Ukrainian Foreign Minister Dmytro Kuleba said that to prevent the “new Buchas”, the West must impose the “mother of all sanctions” – on Russian oil and gas. “Stop funding Putin’s war machine,” he tweeted. “A few months of belt-tightening is worth thousands of lives saved.”
But Western nations are divided on how far to go. Some are calling for a boycott of Russian oil and gas imports, while Germany and others fear such a move could plunge the continent in a serious economic crisis. And NATO countries have refused to hand over some of the most powerful weapons Zelenskyy has requested, such as fighter jets.
Their supply of other weapons and equipment has been credited with helping Ukraine mount a firmer-than-expected resistance to overwhelming Russian firepower. This resistance prevented Russian forces from invading the capital and other cities, and many Russian troops have now withdrawn from areas around Kyiv.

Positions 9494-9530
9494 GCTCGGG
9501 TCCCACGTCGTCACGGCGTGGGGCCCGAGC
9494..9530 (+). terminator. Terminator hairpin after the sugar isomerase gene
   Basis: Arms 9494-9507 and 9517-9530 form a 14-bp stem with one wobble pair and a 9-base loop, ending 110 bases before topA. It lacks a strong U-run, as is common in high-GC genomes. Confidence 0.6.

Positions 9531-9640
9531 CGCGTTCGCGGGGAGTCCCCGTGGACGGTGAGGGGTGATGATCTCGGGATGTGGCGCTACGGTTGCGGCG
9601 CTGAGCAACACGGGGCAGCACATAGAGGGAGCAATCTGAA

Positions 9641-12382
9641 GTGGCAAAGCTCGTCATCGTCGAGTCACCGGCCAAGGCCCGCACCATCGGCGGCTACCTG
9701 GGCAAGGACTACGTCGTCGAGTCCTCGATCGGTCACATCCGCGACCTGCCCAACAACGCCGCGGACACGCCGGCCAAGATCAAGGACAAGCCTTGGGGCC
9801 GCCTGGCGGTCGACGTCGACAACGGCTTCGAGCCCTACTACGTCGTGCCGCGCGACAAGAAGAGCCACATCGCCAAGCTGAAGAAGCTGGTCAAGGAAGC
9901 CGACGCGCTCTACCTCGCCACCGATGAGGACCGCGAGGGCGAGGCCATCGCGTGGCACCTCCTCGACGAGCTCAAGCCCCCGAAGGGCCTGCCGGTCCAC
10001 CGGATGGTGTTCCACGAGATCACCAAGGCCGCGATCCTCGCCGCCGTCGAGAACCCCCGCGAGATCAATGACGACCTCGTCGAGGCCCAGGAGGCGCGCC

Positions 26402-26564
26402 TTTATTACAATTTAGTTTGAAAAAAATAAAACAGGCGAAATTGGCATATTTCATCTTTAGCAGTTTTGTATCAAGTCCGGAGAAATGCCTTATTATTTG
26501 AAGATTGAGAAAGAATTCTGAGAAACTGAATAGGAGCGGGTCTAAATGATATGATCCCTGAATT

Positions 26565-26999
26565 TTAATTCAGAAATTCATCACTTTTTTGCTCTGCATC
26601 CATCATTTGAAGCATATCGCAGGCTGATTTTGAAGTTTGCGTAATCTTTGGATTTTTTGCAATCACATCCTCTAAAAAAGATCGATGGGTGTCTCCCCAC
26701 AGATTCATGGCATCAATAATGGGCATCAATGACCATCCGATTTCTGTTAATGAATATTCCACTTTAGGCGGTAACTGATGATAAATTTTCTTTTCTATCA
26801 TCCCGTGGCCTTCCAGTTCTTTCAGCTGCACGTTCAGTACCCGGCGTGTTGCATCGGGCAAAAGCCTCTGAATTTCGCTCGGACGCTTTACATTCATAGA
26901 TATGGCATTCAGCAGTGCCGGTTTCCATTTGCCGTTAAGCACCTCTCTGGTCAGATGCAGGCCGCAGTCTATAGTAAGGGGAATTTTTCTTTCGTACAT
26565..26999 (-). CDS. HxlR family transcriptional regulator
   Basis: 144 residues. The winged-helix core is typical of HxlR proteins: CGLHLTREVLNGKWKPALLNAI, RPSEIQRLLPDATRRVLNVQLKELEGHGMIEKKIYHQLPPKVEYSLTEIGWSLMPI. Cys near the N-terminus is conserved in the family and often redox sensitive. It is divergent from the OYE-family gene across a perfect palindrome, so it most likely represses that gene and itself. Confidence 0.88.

But Western and Ukrainian officials say Russia is just regrouping for another offensive.
“Moscow is not giving up on its ambitions in Ukraine,” NATO chief Jens Stoltenberg said on Tuesday. “We expect a further push into eastern and southern Ukraine to try to take all of Donbass and create a land bridge” to the Crimean peninsula, which Russia annexed in 2014. The separatists backed by Russia in the Donbass have been fighting Ukrainian troops for the past eight years.
Stoltenberg insisted the alliance will stand ready to help Ukraine with military hardware, a day after Zelenskyy called for more weapons.
Zelenskyy’s video speeches in European capitals, in which he sought to rally diplomatic, financial and military support for his country, have become commonplace, and he was due to address the Spanish parliament on Tuesday.
But the speech in the Security Council could be even more dramatic, with all eyes on the reaction of the Russian representatives present.